There is no exact template for designing mobile product pages as the small screen size means its up to each retailer to work out which features are most important for their customers.
On an ecommerce site you can afford to squeeze in almost any feature you want but on a smartphone you need to be more selective.
Even so there are a number of tools and functions that nearly all mobile sites should include, mainly because users expect to see them so leaving them out will damage the UX.
So with this in mind, here are eight examples of great mobile commerce product pages. All of them have flaws but also have features that are worth considering for your own mobile site.
These are the main features I was looking out for:
- Large, hi-res images. Bigger images can lead to higher clickthrough rates and conversions.
- Big, bright calls-to-action. Mobile shoppers tend to be impatient so CTAs need to be unmissable and leave them in no doubt about the next step they need to take to make a purchase.
- Prominent delivery/returns information. Hidden shipping costs are known to be a leading cause of basket abandonment.
- User reviews. Studies have shown that user reviews can increase sales by 18% on average.
- Product recommendations.
- Detailed product descriptions. A concise, unique product description is a great sales tool.
- Stock information. It's incredibly frustrating if customers add an item to their basket only to find out it's out of stock.
Walmart’s product pages are excellent and tick many of the boxes for best practice without appearing cluttered.
They include product images, reviews, an unmissable CTA and product recommendations.
I also like the way that the product description is housed in a collapsible menu so it’s easy to access but doesn’t always take up a huge amount of the screen.
Target has a lot of neat features on it product pages including swipeable images, customer reviews and concise details on its shipping and returns policy.
It also has a tool that allows customers to find the item in a Target store in case they don’t want to buy it online.
There are a few points that I feel could be improved though. For example the CTA is a bit small, as is the font size for product details.
Home Depot has made great use of collapsible menus to create pages that include a huge amount of information without appearing cluttered.
The lists house the product descriptions, specifications and shipping options.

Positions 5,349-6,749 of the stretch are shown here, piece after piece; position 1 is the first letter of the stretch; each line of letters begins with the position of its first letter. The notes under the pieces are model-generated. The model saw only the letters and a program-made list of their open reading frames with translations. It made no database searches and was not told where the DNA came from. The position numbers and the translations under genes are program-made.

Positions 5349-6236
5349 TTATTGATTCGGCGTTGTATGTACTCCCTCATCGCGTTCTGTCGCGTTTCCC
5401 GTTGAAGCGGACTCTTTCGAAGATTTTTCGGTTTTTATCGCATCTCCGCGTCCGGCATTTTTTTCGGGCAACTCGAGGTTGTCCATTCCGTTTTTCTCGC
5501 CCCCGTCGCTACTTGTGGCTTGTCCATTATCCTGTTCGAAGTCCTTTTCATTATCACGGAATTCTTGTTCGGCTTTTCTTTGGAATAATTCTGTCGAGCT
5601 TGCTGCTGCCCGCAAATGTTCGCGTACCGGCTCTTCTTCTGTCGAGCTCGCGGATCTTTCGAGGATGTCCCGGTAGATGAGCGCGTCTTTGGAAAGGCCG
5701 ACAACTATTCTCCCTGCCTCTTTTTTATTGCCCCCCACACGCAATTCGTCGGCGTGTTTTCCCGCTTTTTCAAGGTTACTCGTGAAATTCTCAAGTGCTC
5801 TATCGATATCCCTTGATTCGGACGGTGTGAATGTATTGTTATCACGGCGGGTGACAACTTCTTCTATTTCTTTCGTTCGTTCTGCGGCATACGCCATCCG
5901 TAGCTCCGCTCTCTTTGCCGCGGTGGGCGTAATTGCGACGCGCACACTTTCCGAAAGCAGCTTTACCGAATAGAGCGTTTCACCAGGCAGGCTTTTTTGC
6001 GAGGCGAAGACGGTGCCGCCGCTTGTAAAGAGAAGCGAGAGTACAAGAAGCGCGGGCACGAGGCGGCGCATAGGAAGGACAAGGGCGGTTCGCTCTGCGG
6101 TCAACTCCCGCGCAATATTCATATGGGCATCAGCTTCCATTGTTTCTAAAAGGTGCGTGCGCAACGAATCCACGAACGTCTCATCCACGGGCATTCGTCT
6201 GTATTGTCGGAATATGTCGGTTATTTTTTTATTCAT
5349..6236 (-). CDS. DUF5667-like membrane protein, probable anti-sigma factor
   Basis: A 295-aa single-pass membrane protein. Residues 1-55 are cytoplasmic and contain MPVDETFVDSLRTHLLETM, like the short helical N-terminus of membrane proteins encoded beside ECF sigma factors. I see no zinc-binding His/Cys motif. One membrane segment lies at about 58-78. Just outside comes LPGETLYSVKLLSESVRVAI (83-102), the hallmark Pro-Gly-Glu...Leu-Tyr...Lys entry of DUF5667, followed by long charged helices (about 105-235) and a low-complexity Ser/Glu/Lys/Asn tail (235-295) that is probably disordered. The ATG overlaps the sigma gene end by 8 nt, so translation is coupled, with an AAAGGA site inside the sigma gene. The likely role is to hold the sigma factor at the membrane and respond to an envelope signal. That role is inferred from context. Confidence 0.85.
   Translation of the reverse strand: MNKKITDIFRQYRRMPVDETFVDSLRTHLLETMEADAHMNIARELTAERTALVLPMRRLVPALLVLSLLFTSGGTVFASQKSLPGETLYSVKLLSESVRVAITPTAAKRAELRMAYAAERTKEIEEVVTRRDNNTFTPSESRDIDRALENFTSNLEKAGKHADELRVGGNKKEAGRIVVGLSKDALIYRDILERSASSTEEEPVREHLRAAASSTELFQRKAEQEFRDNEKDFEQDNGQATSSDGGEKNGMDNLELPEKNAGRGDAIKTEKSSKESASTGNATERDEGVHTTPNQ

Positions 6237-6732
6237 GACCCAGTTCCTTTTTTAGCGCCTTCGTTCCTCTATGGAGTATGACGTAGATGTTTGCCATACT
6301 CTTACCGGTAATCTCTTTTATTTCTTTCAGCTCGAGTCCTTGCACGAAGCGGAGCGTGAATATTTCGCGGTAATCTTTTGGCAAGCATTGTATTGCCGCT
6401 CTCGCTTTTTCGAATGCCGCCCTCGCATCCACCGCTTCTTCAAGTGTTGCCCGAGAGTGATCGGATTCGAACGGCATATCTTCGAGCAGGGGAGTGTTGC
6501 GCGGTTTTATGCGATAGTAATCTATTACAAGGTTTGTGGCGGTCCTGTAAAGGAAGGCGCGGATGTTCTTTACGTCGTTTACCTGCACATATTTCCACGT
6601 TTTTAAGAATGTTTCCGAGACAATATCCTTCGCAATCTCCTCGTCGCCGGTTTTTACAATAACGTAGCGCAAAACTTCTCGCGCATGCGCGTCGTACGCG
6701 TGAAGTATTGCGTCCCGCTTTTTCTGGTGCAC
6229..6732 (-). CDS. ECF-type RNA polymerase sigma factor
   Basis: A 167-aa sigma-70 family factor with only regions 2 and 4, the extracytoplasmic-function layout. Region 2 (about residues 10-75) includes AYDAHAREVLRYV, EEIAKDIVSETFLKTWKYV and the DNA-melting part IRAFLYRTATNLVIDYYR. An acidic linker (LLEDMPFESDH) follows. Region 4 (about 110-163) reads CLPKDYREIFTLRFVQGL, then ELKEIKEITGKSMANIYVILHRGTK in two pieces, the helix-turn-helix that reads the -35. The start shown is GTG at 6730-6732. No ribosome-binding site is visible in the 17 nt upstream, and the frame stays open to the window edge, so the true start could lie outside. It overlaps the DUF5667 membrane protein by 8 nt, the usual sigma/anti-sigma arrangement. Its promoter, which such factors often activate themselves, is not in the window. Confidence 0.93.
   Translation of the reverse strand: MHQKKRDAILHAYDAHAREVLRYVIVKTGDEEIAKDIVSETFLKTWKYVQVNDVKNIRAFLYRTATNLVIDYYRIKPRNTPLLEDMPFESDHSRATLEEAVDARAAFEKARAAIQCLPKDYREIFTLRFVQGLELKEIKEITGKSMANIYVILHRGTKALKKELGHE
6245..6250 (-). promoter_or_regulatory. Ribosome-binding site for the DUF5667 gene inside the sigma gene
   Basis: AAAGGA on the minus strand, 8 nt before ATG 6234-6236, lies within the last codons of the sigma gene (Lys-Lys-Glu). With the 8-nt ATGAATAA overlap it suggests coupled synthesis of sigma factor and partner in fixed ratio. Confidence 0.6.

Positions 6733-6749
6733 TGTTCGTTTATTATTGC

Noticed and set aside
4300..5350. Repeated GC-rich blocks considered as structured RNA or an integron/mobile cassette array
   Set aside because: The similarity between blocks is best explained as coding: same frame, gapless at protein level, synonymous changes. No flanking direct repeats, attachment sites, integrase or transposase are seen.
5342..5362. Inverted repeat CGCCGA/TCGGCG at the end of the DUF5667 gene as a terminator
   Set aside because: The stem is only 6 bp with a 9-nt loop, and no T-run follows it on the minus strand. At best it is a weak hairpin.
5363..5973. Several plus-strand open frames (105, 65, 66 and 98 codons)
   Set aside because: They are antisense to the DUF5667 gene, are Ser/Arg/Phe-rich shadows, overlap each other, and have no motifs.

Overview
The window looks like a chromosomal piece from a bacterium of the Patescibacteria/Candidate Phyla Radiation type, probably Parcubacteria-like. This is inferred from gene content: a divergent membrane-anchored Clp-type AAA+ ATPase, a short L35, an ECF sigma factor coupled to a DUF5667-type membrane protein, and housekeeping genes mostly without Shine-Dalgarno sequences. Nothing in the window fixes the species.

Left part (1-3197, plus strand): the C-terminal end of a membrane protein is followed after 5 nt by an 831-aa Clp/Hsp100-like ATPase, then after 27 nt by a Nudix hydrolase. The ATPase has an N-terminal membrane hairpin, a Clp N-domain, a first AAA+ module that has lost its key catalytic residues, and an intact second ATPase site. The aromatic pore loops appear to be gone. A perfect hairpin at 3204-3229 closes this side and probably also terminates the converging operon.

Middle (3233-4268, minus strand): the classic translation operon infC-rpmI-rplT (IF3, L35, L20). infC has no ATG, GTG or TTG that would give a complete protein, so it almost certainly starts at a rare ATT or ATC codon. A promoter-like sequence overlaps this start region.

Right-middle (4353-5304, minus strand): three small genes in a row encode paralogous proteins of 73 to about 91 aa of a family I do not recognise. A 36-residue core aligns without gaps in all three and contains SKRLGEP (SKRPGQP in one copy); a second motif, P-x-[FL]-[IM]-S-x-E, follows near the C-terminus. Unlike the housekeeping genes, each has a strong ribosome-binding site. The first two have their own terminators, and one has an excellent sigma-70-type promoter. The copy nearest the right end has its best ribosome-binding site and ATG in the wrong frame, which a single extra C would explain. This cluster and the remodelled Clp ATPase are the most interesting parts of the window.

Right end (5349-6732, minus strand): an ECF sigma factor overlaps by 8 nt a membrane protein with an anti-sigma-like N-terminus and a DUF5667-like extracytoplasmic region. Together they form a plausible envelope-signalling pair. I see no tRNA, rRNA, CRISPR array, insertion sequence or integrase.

However the coolest feature is the in-store information, which tells you not only the location of your nearest outlet but exactly how many items it has in stock and even the aisle number.
This is a terrific way of tying up your online and offline channels and taking advantage of ‘showrooming’ customers.
The pages also include reviews, recommendations and swipeable images.
Though far from perfect, Macy’s has several decent features on its pages that help it to stand out above many of its competitors.
It is another retailer that makes good use of dropdown menus to make sure it has a clean design without forgoing any relevant information.
Similarly, I like the buttons that it uses to select the product dimensions, while the images and CTAs are also a good size.
On the downside, the product reviews menu is slightly clunky and personally I think it’s a strange decision to put the social sharing buttons above the reviews and returns information.
As with its desktop site, Victoria’s Secret has designed simple mobile product pages that are very simple to navigate.
It includes large, swipeable images and there’s a decent amount of white space around the CTAs to make them easy to press.
Furthermore, product information is housed in a dropdown menu which helps to maintain the clean, simple design.
However on the downside the pages do not include returns information or customer reviews.
Dick’s Sporting Goods
The font size on the Dick’s site is quite small which is an obvious flaw, however the navigation is well designed and worth flagging up.
The pages include swipeable images and recommendations, plus big CTAs that are easy to click. The site also scores points for having full stock and shipping information.
Finally, Dick's has an excellent product description though it’s undermined by the tiny font size.
Under Armour is another site that ticks most of the boxes for best practice, but with a few areas for improvement.
It has decent images, stock information, good product descriptions and a prominent CTA. It also has reviews and makes good use of collapsible menus.
However on the downside the font is quite small, plus the shipping information should be more prominent as it’s currently located at the very bottom of the screen.
I’m not a huge fan of Juicy Couture’s colour scheme as the white and light pink strikes me as a bit flat, however it does at least mean the CTA sticks out.
As with most of the other brands it makes good use of collapsible menus and has an excellent array of product recommendations and imagery.
However another downside is the small font, which makes it very difficult to spot the price.